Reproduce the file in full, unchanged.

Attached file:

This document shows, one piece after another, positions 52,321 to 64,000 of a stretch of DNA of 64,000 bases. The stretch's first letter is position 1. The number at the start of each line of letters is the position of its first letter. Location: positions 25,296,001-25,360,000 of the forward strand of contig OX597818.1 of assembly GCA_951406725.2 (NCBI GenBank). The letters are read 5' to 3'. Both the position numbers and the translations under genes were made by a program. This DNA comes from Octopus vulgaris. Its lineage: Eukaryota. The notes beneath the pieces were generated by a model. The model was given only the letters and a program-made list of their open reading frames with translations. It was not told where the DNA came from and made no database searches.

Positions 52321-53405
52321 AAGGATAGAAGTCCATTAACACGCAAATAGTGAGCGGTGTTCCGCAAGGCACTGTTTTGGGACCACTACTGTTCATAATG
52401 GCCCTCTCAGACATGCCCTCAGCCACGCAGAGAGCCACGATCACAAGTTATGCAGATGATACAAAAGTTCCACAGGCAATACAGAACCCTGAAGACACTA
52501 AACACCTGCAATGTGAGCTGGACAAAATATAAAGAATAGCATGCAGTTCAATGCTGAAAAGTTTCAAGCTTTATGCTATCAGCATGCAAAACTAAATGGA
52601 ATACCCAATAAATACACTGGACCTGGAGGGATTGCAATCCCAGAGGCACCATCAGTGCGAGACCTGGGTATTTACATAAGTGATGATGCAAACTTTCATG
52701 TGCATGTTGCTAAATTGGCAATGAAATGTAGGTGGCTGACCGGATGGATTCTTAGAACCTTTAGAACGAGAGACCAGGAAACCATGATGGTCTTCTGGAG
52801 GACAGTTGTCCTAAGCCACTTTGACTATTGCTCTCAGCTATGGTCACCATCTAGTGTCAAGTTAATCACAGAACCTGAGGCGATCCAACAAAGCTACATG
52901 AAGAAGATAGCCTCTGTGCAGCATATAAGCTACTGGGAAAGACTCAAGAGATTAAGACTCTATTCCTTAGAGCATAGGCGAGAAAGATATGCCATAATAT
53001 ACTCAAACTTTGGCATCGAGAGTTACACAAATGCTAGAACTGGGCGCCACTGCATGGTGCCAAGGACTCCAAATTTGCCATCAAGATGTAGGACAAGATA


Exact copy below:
This document shows, one piece after another, positions 52,321 to 64,000 of a stretch of DNA of 64,000 bases. The stretch's first letter is position 1. The number at the start of each line of letters is the position of its first letter. Location: positions 25,296,001-25,360,000 of the forward strand of contig OX597818.1 of assembly GCA_951406725.2 (NCBI GenBank). The letters are read 5' to 3'. Both the position numbers and the translations under genes were made by a program. This DNA comes from Octopus vulgaris. Its lineage: Eukaryota. The notes beneath the pieces were generated by a model. The model was given only the letters and a program-made list of their open reading frames with translations. It was not told where the DNA came from and made no database searches.

Positions 52321-53405
52321 AAGGATAGAAGTCCATTAACACGCAAATAGTGAGCGGTGTTCCGCAAGGCACTGTTTTGGGACCACTACTGTTCATAATG
52401 GCCCTCTCAGACATGCCCTCAGCCACGCAGAGAGCCACGATCACAAGTTATGCAGATGATACAAAAGTTCCACAGGCAATACAGAACCCTGAAGACACTA
52501 AACACCTGCAATGTGAGCTGGACAAAATATAAAGAATAGCATGCAGTTCAATGCTGAAAAGTTTCAAGCTTTATGCTATCAGCATGCAAAACTAAATGGA
52601 ATACCCAATAAATACACTGGACCTGGAGGGATTGCAATCCCAGAGGCACCATCAGTGCGAGACCTGGGTATTTACATAAGTGATGATGCAAACTTTCATG
52701 TGCATGTTGCTAAATTGGCAATGAAATGTAGGTGGCTGACCGGATGGATTCTTAGAACCTTTAGAACGAGAGACCAGGAAACCATGATGGTCTTCTGGAG
52801 GACAGTTGTCCTAAGCCACTTTGACTATTGCTCTCAGCTATGGTCACCATCTAGTGTCAAGTTAATCACAGAACCTGAGGCGATCCAACAAAGCTACATG
52901 AAGAAGATAGCCTCTGTGCAGCATATAAGCTACTGGGAAAGACTCAAGAGATTAAGACTCTATTCCTTAGAGCATAGGCGAGAAAGATATGCCATAATAT
53001 ACTCAAACTTTGGCATCGAGAGTTACACAAATGCTAGAACTGGGCGCCACTGCATGGTGCCAAGGACTCCAAATTTGCCATCAAGATGTAGGACAAGATA